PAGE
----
Wenger kids move from sideshow to centre stage

Arsene Wenger's young generation of foreign recruits began the season as an absorbing sideshow to his invincible Premiership champions but, as Arsenal face a crucial FA Cup quarter-final tie with Bolton today, the manager has admitted that they will form an important part of the club's future. The debate over transfer resources in the wake of defeat to Bayern Munich in the Champions' League on Wednesday, has forced Wenger to concede once again that his club will have to rely on youth.

The Frenchman appeared a good deal more serene about the club's financial plight than his countryman and striker Thierry Henry who, despite being out of action for the next three weeks, held an impromptu press conference to refute reports that he had criticised the club's board. While Henry was at pains to say that he had not blamed the club for investing in a new stadium at the expense of signing players, Wenger admitted that he had developed the club's younger players precisely because of that reason.

"At the moment I feel that the positive part of our season is that we have young players who will be important for us in the future," Wenger said. "They lack experience at the top, that's true, but that's a positive side of our season. I think we have to be grateful for what we created. We prepared these young players because we knew that we would not have the same financial potential and we have to keep doing that.

"It is harder because in the transfer market Chelsea are super-powerful. It's also harder because all clubs are well organised in their scouting systems now and it is much more difficult to get good young players. But we still have a lot who want to join us because we have a special attraction to younger players."

The £357m project at Ashburton Grove has long been a central part of Wenger's commitment to sign up with Arsenal until 2008 and he stressed again that the club's redevelopment of their training ground and stadium are worth all the more for the conditions in which they have been achieved.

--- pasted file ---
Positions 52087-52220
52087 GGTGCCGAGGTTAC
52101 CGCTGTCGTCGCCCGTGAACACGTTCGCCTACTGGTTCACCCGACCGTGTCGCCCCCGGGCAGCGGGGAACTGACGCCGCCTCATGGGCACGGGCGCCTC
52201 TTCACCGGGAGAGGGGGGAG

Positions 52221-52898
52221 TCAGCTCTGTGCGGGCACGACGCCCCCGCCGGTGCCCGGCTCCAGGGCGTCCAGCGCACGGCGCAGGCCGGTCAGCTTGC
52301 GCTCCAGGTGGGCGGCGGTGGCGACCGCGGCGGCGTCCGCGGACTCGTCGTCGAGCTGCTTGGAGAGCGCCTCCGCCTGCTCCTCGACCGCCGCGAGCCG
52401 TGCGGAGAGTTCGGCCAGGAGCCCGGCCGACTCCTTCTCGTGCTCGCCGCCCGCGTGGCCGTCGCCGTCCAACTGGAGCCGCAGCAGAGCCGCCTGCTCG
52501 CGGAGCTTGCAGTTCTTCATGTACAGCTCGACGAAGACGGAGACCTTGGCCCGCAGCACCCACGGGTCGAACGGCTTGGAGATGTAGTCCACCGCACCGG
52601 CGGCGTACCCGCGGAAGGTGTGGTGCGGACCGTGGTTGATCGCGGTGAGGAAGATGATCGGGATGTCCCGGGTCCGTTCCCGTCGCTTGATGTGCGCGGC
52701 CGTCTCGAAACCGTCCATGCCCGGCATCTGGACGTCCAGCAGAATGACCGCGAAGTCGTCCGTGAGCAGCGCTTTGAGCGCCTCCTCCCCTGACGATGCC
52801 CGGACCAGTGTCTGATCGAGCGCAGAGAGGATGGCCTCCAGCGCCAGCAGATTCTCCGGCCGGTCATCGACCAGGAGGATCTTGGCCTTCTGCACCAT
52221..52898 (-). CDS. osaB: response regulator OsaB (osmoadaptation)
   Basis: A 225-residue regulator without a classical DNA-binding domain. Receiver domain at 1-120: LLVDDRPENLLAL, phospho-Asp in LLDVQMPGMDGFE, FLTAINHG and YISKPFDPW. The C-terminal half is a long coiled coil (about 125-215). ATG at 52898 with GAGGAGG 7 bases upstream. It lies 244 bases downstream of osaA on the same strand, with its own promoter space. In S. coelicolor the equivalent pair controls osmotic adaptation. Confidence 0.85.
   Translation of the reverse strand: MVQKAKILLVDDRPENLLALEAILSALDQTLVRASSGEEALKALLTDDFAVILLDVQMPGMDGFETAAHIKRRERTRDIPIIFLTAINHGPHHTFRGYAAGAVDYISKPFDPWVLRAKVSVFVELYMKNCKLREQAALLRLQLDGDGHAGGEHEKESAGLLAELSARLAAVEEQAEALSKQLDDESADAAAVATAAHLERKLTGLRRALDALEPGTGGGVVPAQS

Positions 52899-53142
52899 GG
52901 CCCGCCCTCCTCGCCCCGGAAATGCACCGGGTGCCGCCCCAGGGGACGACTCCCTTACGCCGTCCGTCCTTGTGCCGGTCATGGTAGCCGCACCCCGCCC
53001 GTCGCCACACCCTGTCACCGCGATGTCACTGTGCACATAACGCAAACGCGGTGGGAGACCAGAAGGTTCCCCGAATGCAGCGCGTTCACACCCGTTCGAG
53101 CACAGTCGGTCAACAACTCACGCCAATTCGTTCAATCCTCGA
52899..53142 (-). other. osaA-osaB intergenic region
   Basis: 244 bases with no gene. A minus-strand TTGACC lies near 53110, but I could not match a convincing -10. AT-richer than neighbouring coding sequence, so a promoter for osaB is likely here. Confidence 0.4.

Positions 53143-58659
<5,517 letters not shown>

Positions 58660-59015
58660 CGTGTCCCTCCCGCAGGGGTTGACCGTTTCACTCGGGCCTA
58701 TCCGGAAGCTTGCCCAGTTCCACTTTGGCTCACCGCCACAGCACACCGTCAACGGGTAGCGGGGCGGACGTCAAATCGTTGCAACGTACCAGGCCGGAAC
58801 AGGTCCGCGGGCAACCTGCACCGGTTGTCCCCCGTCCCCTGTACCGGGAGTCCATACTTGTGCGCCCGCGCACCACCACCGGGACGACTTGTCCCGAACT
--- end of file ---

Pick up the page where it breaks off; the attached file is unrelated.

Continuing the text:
"The danger for clubs is to be at the top level and then disappear," he said. "But it has not been the case here at all. Not only are we in a healthy financial situation but we have built a new training ground and stadium and competed at the same level. For a while if we cannot compete in the transfer market we have to accept that. I knew what it would be like when we made the decision to build the stadium and that is why we prepared the young players."

The FA Cup tie with Bolton was, Wenger admitted reluctantly, the "last-chance saloon" for his players to win a trophy this year although he defended his policy of not adding to the squad during the summer. With Sol Campbell, Edu and Henry all missing today, and Gilberto Silva still not fit, Wenger said that he had searched the transfer market but found "no obvious candidate" to strengthen the squad.

"If we don't win the trophy it will certainly not be remembered as a great season but is it the worst season, I don't know," Wenger said. "It has certainly been the season in which the expectation level has been higher than ever and therefore the difference between the expectation and reality has been the biggest."

The FA Cup will be no less frivolous a competition for Manchester United when they visit Southampton today with Ruud van Nistelrooy likely to remain in the side to improve his fitness. While Sir Alex Ferguson has also promised that his club's future is safe with the next generation of young Manchester United players, defeat to Milan in the Champions' League on Tuesday has caused the focus to shift to his senior players.

"In the past people have said we need certain players but I can't see a player at the moment that would come into the squad and improve it," said senior player Phil Neville. "We have to accept we were beaten in Europe and get on with it. It's probably true, we've probably under achieved in terms of the knockout stages [in the Champions' League].

"In terms of getting to the knockout stages we're one of the most consistent sides in Europe but when it comes to the crunch we've consistently slipped up over the years. Not through being beaten by a better team - it's probably through naivete, lack of experience or sometimes not learning from our mistakes. Eventually that will have to change."

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